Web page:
If a fictitious employment relationship between the hirer and the leased employee is established, the hirer takes the position of the employer. An employment relationship within the meaning of section 7 para. 1 sentence 1 Social Code IV (Sozialgesetzgebuch IV – “SGB IV”) is established between the two parties. The hirer is obliged to pay the total social security contribution for the temporary workers in accordance with section 28e para. 1 s. 1 Social Code IV.
If the lender pays the agreed remuneration in full or in part despite the invalidity of the employee leasing contract, the lender remains obliged to pay the remuneration, in particular the total social security contribution, to third parties in addition to the hirer. The hirer and the lender are jointly and severally liable.
- Regulatory and criminal consequences
In case of an unlicensed supply of temporary workers, if the obligation to designate workers is violated or if the maximum lease period of 18 consecutive months is exceeded, both the hirer and the lender could be liable to fines of up to EUR 30,000.
Failure to pay social security contributions may also result in criminal liability under section 266a of the Criminal Code (Strafgesetzbuch – “StGB”).
Participation of the works council
Furthermore, if employees are leased or posted to another group company, the works council has co-determination rights in both the hiring company and the lender company pursuant to section 99 of the Works Council Constitution Act (Betriebsverfassungsgesetz – “BetrVG”).
Individual contractual risks
The risk of hidden employee leasing has to be separated from the fundamental question of the permissibility of the assignment in a group company under the terms of the employment contract. This assignment may not be based on the employer's right to issue instructions. The performance of work in a group company therefore requires the consent of the employees concerned or - if consent cannot be obtained - the issuing of a notice of dismissal for variation of the contract (Änderungskündigung). It could also be possible to include a group transfer or group secondment clause in the employment contract.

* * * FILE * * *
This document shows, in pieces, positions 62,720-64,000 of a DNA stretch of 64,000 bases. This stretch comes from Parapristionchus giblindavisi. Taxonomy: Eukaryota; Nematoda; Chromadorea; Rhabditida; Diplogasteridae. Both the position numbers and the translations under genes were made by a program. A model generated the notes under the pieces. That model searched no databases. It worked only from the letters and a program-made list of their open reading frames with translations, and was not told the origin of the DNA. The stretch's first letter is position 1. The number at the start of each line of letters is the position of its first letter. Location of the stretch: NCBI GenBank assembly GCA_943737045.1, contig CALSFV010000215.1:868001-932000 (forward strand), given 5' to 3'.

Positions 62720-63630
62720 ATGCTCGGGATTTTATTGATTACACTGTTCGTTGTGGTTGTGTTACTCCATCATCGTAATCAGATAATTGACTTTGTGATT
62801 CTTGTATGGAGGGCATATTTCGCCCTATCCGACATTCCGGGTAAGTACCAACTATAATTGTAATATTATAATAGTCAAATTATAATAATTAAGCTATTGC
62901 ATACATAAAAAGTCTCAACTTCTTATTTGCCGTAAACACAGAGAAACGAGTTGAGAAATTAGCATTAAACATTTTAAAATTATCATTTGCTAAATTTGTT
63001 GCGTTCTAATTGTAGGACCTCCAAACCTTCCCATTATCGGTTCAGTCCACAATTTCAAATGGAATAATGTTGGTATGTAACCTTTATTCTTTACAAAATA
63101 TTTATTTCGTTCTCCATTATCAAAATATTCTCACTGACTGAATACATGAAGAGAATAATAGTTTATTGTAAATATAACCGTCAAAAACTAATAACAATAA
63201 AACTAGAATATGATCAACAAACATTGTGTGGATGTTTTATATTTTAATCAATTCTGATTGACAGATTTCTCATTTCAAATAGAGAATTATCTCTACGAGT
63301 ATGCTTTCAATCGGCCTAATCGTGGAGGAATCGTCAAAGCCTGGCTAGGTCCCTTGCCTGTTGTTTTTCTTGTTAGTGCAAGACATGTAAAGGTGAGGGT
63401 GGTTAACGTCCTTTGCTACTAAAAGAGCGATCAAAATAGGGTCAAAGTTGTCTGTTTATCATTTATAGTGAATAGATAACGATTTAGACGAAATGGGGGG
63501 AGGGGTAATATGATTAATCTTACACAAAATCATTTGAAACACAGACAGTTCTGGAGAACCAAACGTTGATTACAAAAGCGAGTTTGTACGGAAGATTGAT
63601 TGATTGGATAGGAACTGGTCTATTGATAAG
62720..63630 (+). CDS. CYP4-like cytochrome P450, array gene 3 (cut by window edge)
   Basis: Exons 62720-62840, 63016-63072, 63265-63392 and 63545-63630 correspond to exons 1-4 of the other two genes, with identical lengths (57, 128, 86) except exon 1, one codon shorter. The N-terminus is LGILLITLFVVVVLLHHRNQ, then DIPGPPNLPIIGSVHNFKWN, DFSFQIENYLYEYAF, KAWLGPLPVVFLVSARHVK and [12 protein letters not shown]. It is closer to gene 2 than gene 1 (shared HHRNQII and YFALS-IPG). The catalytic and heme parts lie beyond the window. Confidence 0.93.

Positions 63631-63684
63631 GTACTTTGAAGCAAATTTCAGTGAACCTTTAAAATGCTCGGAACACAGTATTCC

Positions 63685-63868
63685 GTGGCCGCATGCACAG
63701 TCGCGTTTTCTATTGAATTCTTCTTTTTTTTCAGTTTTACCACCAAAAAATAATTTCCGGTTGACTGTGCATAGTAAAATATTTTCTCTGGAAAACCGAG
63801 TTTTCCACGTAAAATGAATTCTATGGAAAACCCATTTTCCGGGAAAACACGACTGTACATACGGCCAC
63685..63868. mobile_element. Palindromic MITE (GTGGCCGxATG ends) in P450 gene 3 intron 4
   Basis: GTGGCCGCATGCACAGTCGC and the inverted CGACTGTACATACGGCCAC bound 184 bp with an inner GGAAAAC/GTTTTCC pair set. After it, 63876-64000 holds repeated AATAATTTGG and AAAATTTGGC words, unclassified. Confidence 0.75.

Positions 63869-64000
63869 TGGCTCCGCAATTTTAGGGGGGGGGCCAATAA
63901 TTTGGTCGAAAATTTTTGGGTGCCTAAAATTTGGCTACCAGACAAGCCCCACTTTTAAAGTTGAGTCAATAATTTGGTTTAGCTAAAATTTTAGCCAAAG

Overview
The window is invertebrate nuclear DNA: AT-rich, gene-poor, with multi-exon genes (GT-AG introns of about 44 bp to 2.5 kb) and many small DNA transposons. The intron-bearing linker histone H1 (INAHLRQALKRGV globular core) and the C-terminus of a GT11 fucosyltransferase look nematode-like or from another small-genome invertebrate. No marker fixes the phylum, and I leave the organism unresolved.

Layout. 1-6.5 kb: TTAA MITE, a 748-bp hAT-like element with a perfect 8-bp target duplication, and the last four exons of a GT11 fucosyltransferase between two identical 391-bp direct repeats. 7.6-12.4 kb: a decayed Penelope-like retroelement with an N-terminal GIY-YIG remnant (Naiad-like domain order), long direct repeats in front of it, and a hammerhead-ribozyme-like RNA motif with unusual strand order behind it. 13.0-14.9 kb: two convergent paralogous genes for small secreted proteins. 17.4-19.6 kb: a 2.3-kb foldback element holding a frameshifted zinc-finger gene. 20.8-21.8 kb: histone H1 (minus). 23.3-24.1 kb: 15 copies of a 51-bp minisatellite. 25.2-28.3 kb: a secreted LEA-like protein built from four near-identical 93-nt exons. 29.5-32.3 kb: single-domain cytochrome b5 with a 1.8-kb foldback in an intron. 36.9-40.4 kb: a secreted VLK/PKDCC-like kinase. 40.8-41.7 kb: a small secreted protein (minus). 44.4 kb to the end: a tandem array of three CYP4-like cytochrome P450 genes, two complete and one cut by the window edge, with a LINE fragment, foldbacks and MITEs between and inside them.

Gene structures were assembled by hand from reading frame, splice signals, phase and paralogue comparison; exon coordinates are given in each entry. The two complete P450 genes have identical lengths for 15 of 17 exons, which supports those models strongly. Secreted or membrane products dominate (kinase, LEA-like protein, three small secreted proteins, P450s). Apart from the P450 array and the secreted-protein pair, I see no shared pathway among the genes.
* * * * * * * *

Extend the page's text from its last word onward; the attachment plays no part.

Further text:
There are various possible arrangements for short-term employment in a group company. This does not affect other options that may be available for longer-term employment in different group companies.
Invoking the so-called group privilege
Pursuant to section 1 subsection 3 no. 2 AÜG, most of the provisions of the AÜG (with the exception of the 18-month maximum duration of temporary employment) do not apply if employees are leased within a group and are not hired and employed for the purpose of temporary employment. In particular, there is no need for a permit for the supply of temporary workers.
- Group companies
In order to be covered by the group privilege, the lender and the hirer must belong to the same group. According to section 18 Stock Corporation Act (Aktiengesetz – “AktG”), a controlling company and one or more dependent companies must be combined under the uniform management of the controlling company.
Not hired and employed for leasing purposes
A further prerequisite for the application of the group privilege is that the leased employees are not hired and employed exclusively for the purpose of leasing. Employees are hired or employed for the purpose of leasing if the regular purpose of their employment relationship, which legally or factually characterizes their employment relationship, at the time of leasing also includes the activity under the right of instruction of a third party and not only the activity under the right of instruction of the lender. The following rule of thumb applies: If the employees are never employed elsewhere than at the other group company, this usually means they are employed for the sole purpose of hiring out employees. As a result, the group privilege does not exempt permanent secondments of workers from one group company to another or pure leasing companies within a group from the application of the AÜG.
- Risk of unlawfulness under European law
The question of whether the group privilege is consistent with the underlying EU law is also controversial in literature and has not yet been clarified by the highest courts. Doubts exist insofar as Directive 2008/104/EC of the European Parliament and of the Council on temporary agency work, which is based on Article 153 (2) TFEU, does not contain an (explicit) group privilege. It is, therefore, often argued that the group privilege is contrary to European law. However, case law has not yet followed this opinion.
Employee leasing permit